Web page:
D.C. United had a 2017 season to forget. Some key players failed to perform, others got hurt, and a couple did both. The team’s mentality, front to back, was a problem all year long. While the Black-and-Red did do a good job in the summer transfer window, the season was simply too far gone to save by the time August rolled around. Let’s take a brief look back at what was a miserable slog from start to finish.
How did the 2017 season go? Badly, from beginning to end. Three straight shutouts to start, three straight shutout losses at home as the first third of the year wrapped up, a brutal 1W-1D-8L stretch that included six straight defeats during the summer, and a 1W-1D-5L run to end the season after the morale boost from a wild deadline day wore off.
What we learned: United kept the gang together after 2016’s brilliant second half, and everyone took either a half or whole step back from that level. The result: Barely avoiding the Wooden Spoon. The lesson here is that you cannot stand pat in an MLS offseason, ever (note: this lesson may be one we should have learned previously).
Game that best summarized the season: Picking a game that saw one of MLS’s worst attacks score 3 times might seem like a stretch, but bear with me here. United went to Seattle on July 19 having been shut out in five of their last seven games, yet found themselves up 3-0 after 50 minutes. It seemed unreal!
Then came the turn:
Seattle became the only team in MLS history to win a game in which they had trailed by three goals. What more can you say?
What went right: The deadline day acquisitions all appear to be good signings. Paul Arriola is a relentless two-way force, Zoltan Stieber is a versatile attacking midfielder with a heavy shot in his prime, and Bruno Miranda is an athletic spark who doesn’t look out of his depth despite being just 19. However, the best move of the bunch appears to be Russell Canouse, who could be United’s answer at defensive midfield for a very long time.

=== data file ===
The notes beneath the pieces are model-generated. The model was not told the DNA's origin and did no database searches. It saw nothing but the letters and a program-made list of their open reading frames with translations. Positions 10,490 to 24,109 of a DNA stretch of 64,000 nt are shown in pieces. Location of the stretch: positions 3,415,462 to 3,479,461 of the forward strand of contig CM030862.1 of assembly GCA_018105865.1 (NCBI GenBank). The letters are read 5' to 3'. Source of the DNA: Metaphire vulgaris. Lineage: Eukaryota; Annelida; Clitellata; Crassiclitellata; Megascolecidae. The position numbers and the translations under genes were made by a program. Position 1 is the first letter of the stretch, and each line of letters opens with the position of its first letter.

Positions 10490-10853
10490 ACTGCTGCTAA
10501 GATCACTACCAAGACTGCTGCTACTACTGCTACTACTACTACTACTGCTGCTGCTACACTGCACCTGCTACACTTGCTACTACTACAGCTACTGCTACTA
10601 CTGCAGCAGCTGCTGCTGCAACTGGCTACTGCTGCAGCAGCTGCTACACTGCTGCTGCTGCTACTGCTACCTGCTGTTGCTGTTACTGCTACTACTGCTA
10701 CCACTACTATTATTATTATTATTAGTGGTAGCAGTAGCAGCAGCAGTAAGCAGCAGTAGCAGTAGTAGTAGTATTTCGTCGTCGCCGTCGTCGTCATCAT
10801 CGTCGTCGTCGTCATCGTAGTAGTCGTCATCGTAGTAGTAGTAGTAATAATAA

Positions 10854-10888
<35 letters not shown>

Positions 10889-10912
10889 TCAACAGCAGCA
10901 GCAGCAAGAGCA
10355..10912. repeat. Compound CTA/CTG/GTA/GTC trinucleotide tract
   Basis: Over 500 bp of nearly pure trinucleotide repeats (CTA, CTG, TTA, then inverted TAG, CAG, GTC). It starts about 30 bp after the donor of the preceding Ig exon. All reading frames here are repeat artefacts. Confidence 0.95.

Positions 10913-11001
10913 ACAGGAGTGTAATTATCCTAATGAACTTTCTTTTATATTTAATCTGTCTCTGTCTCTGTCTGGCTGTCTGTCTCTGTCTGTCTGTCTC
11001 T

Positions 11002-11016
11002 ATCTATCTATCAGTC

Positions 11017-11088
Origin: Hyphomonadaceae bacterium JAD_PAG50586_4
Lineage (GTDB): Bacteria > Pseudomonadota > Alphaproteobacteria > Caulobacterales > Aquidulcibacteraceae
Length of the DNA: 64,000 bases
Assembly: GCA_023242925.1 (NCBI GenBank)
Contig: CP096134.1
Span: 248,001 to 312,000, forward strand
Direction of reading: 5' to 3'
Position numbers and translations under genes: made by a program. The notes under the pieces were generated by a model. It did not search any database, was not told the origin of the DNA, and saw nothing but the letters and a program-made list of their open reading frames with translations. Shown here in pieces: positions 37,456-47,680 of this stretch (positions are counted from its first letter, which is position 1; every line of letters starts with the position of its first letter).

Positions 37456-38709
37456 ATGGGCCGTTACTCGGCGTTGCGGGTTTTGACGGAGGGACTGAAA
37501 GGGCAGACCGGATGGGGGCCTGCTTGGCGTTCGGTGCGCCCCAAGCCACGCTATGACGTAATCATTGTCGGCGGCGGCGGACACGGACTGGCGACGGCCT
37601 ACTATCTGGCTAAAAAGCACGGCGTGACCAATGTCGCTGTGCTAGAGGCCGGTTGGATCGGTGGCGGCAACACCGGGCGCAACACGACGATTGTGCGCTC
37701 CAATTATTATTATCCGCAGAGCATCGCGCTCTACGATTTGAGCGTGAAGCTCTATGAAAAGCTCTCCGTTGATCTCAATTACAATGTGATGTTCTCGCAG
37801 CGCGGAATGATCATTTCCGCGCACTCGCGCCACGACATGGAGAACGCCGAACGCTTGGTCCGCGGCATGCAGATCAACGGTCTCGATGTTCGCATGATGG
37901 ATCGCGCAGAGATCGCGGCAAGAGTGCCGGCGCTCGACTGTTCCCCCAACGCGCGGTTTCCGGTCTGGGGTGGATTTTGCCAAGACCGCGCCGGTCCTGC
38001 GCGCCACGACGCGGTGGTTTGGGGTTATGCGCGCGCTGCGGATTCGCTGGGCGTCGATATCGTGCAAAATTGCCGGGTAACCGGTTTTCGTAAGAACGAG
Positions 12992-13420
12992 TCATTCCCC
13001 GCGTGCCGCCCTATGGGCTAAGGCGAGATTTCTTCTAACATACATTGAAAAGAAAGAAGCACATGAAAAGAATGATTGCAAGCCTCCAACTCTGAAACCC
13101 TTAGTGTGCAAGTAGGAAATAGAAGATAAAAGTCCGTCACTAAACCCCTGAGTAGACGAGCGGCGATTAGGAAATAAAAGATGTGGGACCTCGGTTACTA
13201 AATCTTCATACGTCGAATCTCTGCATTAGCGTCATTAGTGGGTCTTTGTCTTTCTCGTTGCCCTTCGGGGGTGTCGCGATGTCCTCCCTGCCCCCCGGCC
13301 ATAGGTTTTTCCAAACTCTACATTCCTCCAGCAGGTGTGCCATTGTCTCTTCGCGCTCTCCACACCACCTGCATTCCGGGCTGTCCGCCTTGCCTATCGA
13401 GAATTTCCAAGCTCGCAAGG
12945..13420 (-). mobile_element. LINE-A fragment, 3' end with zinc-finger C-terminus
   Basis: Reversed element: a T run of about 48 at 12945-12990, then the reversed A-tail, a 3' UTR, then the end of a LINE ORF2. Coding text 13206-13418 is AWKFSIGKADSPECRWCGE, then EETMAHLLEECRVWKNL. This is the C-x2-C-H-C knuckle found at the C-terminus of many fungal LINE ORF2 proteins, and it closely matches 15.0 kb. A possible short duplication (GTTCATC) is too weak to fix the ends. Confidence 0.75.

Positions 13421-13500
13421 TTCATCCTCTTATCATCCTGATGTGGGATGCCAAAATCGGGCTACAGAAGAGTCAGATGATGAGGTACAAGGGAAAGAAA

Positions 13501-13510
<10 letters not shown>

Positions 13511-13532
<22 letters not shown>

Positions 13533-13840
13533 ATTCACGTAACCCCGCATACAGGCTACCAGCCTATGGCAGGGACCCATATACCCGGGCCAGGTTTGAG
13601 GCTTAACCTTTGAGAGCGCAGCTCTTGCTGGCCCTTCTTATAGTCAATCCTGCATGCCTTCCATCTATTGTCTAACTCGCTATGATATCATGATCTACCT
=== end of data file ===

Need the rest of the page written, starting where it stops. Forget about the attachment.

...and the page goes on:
What went wrong: The offense couldn’t create chances, and then couldn’t finish once they started to create on occasion. The defense couldn’t stop making major errors. The play on set pieces was poor all year. Vital players spent plenty of time injured. Nearly everything, in other words.
Biggest surprise: D.C. United spent real money this season. The expectation was that there would be a big name brought in to open Audi Field, but most thought that move was coming this winter, or possibly even next summer. Instead, Arriola was signed for around two times the club’s previous record fee. For a team that had been to trying to compete in MLS 3.0 via only the draft, trades, and TAM, it’s like waking up in a brand new world.
Unexpectedly awesome performance: It’s got to be Canouse. Arriola and Stieber were the big names coming in on deadline day, and there were wild rumors about Nigel de Jong and Gary Medel before Canouse was signed. Instead, the 22 year old USYNT vet stole the show, providing a far stronger screen to United’s flimsy back four while also keying improved possession and an improvement on the aesthetic side.
Player who fell short of expectations: If we can only pick one, it has to be Steve Birnbaum, who went from pushing to become a USMNT regular to having sincere debates concerning whether he should start over Kofi Opare or Jalen Robinson. However, you could also make a compelling case for five or six other players.
What needs to change for 2018: United needs to add as much talent this winter as they did during this past summer’s transfer window. Specifically, they need a high-end striker, an upgrade at center back and right back, and more depth all over. There also needs to be some real work done in terms of the group’s mentality, as the Black-and-Red curled up and died too often when hit with any sort of bad luck this year.
Coach grade: D-. From a “Sean Franklin, center back” experiment in preseason that went poorly, to an inability to get Birnbaum or Patrick Mullins out of prolonged slumps, to Luciano Acosta seeming to plateau despite his youth, to seeing an overall gameplan undone by Patrick Nyarko’s concussion, there’s little positive to say here. So why not an F? The roster was, realistically, the 10th or 11th best in the East for most of the season.
Overall team grade: F. Too many players had disappointing seasons as individuals, and this team went from being “wow, they could be really dangerous in 2017” to basically done for the year once they were knocked out of the Open Cup on June 28th. The roster needs major upgrades up front, defensively, and in terms of depth, and they need to do it while also coping with the loss of their best player in Bill Hamid.